However, in terms of wasabi substitutes, a certain heat level bracket of pepper found on the Scoville scale may act as a potential replacement for wasabi’s pungency, though the experience will be somewhat different owing to the difference in chemical compounds.

Hungarian Pepper

While the Hungarian pepper has a highly variable Scoville heat level and thus may be inaccurate in acting as a pungency substitute for Wasabi, it may still act as a close replication in certain instances, especially if prepared in much the same way wasabi would be.

In particular, immature Hungarian wax peppers may be pickled and subsequently pureed in order to achieve a similar consistency and appearance to wasabi.

Serrano Pepper

The Mexico-originating serrano pepper is a variation of the chili pepper with a slightly spicier flavor than that of wasabi, making it an excellent substitute for individuals who desire a slightly hotter alternative to the pungent root paste.

Serrano peppers are particularly high in water content and present more flesh beneath their skin than some other types of chili peppers, making them a vegetable better enjoyed in slices instead of pureed. Because of this, serrano pepper is not a good candidate for recreating the texture of wasabi.

Jalapeno Pepper

The jalapeno pepper is yet another variation of the chili pepper with a distinctly lower level of capsicum than the serrano or Hungarian pepper, making it somewhat weaker in potency than the pungency of wasabi. 

This equates to an excellent alternative to wasabi if the reason it is being replaced is the strength of its spiciness, as the jalapeno in its immature and processed form can replicate both the texture and appearance of wasabi.

Flavor Substitutes for Wasabi

In the event that you wish to replace wasabi with an alternative with an approximately similar taste, there are only a few potential candidates, a few of which may be difficult to acquire in the western hemisphere. 

Fortunately, it is likely that the local exotic grocery store will have preserved versions of these substitutes in stock, though the fresh versions are likely to be a closer approximation to the flavors of wasabi.

Over-matured Daikon Radishes

While the majority of daikon radishes are harvested and consumed before they become mature enough to achieve a noticeable level of pungency, certain types of daikon radishes may be cultivated so as to produce this very effect.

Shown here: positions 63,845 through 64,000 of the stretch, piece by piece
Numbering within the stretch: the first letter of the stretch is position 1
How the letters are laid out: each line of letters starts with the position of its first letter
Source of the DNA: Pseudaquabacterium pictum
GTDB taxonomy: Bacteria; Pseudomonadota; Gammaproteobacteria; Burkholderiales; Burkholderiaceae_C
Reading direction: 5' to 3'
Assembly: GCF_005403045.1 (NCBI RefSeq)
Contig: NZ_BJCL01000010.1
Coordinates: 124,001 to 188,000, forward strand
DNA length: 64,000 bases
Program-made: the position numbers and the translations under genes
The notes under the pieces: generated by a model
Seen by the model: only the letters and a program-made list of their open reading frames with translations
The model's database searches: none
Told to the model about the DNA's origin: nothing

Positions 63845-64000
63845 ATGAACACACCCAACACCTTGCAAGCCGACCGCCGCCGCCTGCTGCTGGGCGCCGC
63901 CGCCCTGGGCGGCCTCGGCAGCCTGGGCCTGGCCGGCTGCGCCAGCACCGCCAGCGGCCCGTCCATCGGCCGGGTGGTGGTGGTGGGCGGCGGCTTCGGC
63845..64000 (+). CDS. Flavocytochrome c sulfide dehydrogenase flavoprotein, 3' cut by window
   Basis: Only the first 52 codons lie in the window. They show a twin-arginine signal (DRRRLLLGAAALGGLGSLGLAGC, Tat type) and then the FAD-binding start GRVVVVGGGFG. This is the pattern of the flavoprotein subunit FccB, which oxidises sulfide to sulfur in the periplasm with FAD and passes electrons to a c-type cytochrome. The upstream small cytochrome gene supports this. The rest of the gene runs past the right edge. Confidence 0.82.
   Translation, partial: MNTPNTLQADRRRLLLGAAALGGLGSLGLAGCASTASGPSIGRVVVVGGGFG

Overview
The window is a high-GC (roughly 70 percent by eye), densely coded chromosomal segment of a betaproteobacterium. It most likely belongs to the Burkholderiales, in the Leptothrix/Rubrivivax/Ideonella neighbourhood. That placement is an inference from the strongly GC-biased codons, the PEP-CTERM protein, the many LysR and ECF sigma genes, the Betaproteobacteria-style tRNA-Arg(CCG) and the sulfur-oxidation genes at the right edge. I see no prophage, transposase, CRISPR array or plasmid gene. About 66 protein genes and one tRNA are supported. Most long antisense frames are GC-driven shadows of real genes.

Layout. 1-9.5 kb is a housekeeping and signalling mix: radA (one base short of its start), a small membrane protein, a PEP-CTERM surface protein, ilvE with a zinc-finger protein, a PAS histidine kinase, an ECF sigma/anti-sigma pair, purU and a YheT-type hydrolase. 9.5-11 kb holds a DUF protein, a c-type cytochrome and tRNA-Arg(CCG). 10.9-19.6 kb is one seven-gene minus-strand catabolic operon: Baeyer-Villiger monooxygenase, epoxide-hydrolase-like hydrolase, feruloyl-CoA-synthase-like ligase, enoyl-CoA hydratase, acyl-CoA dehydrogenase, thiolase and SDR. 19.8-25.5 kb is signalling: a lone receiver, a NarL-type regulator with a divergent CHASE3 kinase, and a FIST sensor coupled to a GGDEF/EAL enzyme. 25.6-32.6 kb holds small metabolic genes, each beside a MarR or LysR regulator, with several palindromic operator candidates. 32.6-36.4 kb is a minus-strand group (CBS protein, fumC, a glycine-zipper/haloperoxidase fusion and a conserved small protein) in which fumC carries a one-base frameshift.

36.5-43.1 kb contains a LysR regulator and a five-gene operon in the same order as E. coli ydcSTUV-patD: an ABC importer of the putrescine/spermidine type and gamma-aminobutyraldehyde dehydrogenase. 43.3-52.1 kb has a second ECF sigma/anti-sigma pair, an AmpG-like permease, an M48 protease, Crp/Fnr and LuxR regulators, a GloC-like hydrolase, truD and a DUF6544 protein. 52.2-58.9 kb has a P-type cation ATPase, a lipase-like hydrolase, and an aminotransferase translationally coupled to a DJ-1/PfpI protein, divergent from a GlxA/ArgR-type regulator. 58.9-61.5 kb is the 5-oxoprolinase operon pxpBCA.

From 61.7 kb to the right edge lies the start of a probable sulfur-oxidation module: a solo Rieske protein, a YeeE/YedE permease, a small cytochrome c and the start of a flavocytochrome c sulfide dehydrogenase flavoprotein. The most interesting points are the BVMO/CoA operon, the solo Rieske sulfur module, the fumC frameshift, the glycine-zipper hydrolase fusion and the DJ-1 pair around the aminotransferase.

This is all the more pronounced in daikon radishes that were farmed during the summer season, as the concentration of enzymes in these particular daikon radishes is significantly higher in percentage than that of daikon radishes with an ordinary volume of water.

Whole Mustard

The most common wasabi alternative on this list, mustard in its non-processed form is similar in pungency to that of wasabi, though the particular flavor notes found within may be sweeter.

It is important to replace wasabi with whole mustard and not the pureed kind, as this type of mustard is often loaded with additional ingredients such as vinegar and sugar, altering the flavor profile quite a bit from the taste of wasabi.

Karashi Root

Karashi is a processed form of mustard originating in Japanese cuisine. Made from pureed or ground up mustard seed, karashi is similar to wasabi in terms of pungency and their main body of flavor. 

With a similar paste-like texture and a generally yellowish color, karashi is both an excellent flavor and textural substitute for wasabi. With the addition of food color, it may even replicate the appearance of wasabi perfectly.


1. Douglas, James A. (1993). “New Crop Development in New Zealand, Wasabi”. In Janick, Jules; Simon, James E. (eds.). New crops. Second National Symposium, New Crops: Exploration, Research, and Commercialization. Purdue University, Center for New Crops & Plant Products

2. Unknown Author. (2012) “Classifying Chile Peppers”. Aggie-horticulture.tamu.edu.

3. Tsuji, Shizuo; Hata, Kōichirō (1986). Practical Japanese cooking: easy and elegant. Kodansha International

Dominic Peterson